Tesla Motors Inc., the maker of electric cars run by entrepreneur Elon Musk, said a blog post asserting Roadster batteries are at risk of failing if owners don’t keep the cars plugged in stoked an “irrational” fear.
“A single blogger is spreading a rumor about electric vehicles becoming inoperable,” a condition referred to as “bricking,” the Palo Alto, California-based company said today on its website. “‘Bricking’ is an irrational fear based on limited information and a misunderstanding of Tesla’s battery system.”
Tesla was responding to a Feb. 21 post on a blog called the Understatement, which said if the battery in the Roadster electric car “is ever totally discharged, the owner is left with what Tesla describes as a ‘brick’: a completely immobile vehicle that cannot be started or even pushed down the street.” At that point, a $40,000 battery pack replacement may be required, according to the Understatement, which cited no one.
Scrutiny of Tesla’s technology comes as the carmaker prepares to sell its first wholly U.S.-built vehicle, the electric Model S sedan, starting in July. The company, named for inventor Nikola Tesla, this month also showed a prototype of the Model X, an electric crossover vehicle that arrives in 2013.
Tesla fell 2.3 percent to $33.75 at the close in New York. The shares gained 18 percent this year.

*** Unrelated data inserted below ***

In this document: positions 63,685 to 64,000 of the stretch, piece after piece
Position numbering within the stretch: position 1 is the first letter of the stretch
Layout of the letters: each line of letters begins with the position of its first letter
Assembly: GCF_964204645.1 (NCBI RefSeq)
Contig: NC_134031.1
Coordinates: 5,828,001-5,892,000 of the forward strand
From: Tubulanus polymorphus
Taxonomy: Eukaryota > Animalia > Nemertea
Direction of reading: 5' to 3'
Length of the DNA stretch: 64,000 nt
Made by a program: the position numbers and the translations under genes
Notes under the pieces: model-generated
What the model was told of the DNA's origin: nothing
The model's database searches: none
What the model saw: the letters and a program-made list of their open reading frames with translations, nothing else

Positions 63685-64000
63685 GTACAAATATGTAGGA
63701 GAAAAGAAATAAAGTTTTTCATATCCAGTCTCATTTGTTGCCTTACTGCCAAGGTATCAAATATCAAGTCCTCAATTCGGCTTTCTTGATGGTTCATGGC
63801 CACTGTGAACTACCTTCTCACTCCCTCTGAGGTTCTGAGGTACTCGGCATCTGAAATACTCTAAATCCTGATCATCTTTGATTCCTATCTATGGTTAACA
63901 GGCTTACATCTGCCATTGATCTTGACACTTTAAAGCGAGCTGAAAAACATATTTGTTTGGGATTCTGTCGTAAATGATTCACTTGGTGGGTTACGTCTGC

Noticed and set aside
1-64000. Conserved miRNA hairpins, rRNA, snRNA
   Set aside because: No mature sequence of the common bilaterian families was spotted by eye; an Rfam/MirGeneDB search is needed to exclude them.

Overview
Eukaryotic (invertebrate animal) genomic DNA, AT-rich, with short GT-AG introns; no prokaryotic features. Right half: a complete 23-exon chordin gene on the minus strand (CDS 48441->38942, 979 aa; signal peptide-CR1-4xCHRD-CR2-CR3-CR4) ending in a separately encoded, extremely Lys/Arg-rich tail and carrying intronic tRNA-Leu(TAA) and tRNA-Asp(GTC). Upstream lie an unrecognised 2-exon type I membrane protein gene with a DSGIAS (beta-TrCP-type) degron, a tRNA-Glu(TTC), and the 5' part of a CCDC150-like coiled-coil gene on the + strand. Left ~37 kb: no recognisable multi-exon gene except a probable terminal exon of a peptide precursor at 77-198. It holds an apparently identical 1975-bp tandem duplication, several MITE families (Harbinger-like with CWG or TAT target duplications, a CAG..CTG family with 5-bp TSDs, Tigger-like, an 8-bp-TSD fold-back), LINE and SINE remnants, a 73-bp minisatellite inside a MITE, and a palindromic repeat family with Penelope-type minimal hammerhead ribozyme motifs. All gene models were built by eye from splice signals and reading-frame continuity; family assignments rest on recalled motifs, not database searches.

Instructions to Owners
“You’d really have to not use the vehicle for an extended period for this to be an issue.” said David Friedman, a senior engineer for the Union of Concerned Scientists, an environmental advocacy group. In such cases, “it raises the question: Why did you buy an electric vehicle if you aren’t going to use it?” he said.
Tesla owners should keep Roadsters plugged in, both to recharge the pack for driving range and to keep “key systems within the car functioning properly,” the company said today. The vehicle warns owners when the car’s state of charge is falling too low.
Software in newer Roadster models is designed to contact the company, which in turn alerts owners who discharge the batteries too deeply, Tesla said. The oldest Roadsters, on the road since 2008, take more than two months to fully discharge if not plugged in, the company said.
“A Model S battery parked with 50 percent charge would approach full discharge only after about 12 months,” the company said today.
Nissan Motor Co., seller of all-electric Leaf hatchbacks, said in a statement the lithium-ion battery pack it uses “will never discharge completely, thanks to an advanced battery management system designed to protect the battery from damage.”
The Leaf’s warranty booklet cautions owners against “leaving your vehicle for over 14 days where the lithium-ion battery reaches a zero or near zero state of charge,” Katherine Zachary, a company spokeswoman, said in an e-mailed statement.
Toyota Motor Corp., which this year is to sell electric RAV4 crossovers using Tesla-supplied batteries and motors, said that model will “feature multiple safeguards to avoid full battery depletion,” said Jana Hartline, a company spokeswoman.
Both Hartline and John Hanson, a Toyota spokesman, declined to elaborate on those steps. Toyota is an investor in Tesla.